Posted Monday 8 April 2013
A senior academic from Kingston University and St George's, University of London has highlighted the challenges and opportunities of studying conditions managed by patients in their homes at a major international research conference.
In a keynote address at the conference staged by the Royal College of Nursing in Belfast, Professor Vari Drennan reflected on the issues faced by nurses delivering care to patients outside hospital settings, in what she described as 'hidden places'.
Professor Drennan contended that nurses were well placed to ask the questions and conduct the research that helped give people receiving health care in such situations a voice. Their findings could inform nursing practice involving patients and family carers managing stigmatised and hidden conditions and challenge health care cultures, she said.
The growing number of people with chronic conditions or non-communicable diseases placed a significant demand on health care systems globally, Professor Drennan added. Against a backdrop of changing demography and resource constraints, policies increasingly emphasised self management, care in the home and strategies to reduce the need for hospital admission.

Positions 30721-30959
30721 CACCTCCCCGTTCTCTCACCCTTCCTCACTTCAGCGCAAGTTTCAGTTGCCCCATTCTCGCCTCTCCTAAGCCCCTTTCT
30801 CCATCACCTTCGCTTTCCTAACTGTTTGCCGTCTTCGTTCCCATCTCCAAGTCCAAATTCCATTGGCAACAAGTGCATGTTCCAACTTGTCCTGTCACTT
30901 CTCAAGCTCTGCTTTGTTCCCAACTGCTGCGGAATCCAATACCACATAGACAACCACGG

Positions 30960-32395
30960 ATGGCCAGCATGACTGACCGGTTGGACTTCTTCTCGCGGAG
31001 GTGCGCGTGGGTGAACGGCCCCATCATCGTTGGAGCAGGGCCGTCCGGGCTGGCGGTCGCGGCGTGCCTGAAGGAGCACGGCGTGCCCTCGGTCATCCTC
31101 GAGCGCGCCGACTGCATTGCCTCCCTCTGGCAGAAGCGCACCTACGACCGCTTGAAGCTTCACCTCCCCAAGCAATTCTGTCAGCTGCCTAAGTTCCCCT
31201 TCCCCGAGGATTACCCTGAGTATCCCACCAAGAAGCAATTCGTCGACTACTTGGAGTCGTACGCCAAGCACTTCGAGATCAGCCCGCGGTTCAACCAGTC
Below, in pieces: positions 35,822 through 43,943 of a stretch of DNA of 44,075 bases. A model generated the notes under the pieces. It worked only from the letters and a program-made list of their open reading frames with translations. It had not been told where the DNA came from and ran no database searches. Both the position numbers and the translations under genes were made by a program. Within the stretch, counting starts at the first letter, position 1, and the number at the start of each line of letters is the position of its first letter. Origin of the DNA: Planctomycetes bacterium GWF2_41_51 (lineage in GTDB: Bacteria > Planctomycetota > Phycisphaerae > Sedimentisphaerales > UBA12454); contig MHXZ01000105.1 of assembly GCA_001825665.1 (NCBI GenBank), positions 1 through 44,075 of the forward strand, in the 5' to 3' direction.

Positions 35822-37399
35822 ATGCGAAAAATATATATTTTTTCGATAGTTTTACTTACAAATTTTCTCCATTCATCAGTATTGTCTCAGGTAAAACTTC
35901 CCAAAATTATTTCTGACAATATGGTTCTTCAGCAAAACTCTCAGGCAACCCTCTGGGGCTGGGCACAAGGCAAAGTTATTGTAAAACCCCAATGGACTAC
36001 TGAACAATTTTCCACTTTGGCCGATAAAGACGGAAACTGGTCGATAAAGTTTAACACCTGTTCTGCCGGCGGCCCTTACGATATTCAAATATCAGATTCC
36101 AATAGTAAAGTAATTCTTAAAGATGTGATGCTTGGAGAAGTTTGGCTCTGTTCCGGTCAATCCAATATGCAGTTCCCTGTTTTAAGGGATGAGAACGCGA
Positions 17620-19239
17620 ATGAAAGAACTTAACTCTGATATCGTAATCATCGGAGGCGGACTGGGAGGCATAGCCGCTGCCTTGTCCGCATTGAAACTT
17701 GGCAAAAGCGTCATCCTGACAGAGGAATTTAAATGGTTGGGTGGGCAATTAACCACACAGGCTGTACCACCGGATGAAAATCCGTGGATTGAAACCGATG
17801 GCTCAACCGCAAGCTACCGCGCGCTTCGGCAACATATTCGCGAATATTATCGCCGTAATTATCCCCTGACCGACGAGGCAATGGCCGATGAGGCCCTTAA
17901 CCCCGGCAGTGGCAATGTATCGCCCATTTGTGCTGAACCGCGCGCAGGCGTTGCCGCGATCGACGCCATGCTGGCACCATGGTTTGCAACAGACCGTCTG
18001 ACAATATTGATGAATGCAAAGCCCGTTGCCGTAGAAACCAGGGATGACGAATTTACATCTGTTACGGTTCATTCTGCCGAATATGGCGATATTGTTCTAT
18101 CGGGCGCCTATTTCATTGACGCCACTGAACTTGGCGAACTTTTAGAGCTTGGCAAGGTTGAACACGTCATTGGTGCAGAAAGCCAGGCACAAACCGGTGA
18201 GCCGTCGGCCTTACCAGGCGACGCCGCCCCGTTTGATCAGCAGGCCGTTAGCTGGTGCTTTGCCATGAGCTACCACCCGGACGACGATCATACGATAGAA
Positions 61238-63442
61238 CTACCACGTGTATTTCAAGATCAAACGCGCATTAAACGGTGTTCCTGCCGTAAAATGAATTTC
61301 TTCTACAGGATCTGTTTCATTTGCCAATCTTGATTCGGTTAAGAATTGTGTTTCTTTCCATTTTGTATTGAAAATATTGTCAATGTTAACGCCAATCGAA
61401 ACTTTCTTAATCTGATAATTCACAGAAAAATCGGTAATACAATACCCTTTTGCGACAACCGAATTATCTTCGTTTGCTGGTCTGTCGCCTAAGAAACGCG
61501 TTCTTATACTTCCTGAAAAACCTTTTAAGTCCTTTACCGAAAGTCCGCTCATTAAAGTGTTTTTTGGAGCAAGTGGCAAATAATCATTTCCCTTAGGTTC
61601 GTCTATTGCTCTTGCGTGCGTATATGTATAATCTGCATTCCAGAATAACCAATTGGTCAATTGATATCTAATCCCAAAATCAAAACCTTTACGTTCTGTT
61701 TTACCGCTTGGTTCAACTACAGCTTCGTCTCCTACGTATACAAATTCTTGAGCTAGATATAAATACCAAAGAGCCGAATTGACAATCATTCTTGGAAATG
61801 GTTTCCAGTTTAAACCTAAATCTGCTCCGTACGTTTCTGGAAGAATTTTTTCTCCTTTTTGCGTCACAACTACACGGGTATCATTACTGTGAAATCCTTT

Care and management in the home was hidden from the wider health care system's gaze which, for those with chronic conditions, could bring feelings of stigma, Professor Drennan said. The delivery of appropriate, acceptable, safe and effective care in such settings confronted nurses with multiple issues, she added. Professor Drennan cited her own study focusing on managing incontinence in people with dementia living at home, funded by the National Institute of Health Research, as an example of work examining conditions perceived to involve taboo subjects.
Professor Drennan is an expert in health care and policy research at the Faculty of Health, Social Care and Education, run jointly by Kingston University and St George's, University of London.
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